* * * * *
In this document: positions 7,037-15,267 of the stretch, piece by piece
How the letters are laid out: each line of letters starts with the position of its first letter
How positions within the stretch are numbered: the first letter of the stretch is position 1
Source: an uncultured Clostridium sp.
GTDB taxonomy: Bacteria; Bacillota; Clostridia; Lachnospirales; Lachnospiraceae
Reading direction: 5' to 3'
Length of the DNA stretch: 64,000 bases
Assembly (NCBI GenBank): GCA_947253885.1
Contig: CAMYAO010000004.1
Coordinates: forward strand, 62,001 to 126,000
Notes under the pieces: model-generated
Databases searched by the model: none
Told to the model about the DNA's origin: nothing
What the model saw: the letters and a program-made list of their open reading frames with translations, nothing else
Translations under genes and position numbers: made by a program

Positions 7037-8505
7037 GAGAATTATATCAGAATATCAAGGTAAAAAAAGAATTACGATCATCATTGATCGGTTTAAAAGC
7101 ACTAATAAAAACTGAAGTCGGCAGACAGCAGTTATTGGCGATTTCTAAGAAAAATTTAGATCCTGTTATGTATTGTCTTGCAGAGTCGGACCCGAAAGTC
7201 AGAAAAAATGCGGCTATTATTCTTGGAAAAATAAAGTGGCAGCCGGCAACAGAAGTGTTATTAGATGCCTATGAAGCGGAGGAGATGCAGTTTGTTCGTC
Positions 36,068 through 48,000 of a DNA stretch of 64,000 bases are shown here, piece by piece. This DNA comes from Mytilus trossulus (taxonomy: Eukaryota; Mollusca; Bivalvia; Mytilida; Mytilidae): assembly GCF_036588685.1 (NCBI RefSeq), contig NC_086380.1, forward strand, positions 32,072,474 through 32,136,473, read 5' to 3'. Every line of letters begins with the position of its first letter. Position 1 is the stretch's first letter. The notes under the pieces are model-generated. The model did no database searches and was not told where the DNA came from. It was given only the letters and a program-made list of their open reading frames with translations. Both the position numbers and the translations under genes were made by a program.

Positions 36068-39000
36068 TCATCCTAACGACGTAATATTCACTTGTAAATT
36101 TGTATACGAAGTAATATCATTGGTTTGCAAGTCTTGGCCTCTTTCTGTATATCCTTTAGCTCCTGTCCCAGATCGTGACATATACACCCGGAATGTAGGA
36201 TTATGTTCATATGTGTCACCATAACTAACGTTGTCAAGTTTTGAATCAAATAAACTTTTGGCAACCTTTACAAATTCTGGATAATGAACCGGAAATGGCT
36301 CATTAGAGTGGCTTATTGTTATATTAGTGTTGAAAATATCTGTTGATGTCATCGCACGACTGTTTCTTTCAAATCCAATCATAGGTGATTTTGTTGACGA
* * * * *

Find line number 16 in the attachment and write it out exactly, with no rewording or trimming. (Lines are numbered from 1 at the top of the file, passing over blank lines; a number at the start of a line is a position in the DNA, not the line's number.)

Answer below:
Positions 7037-8505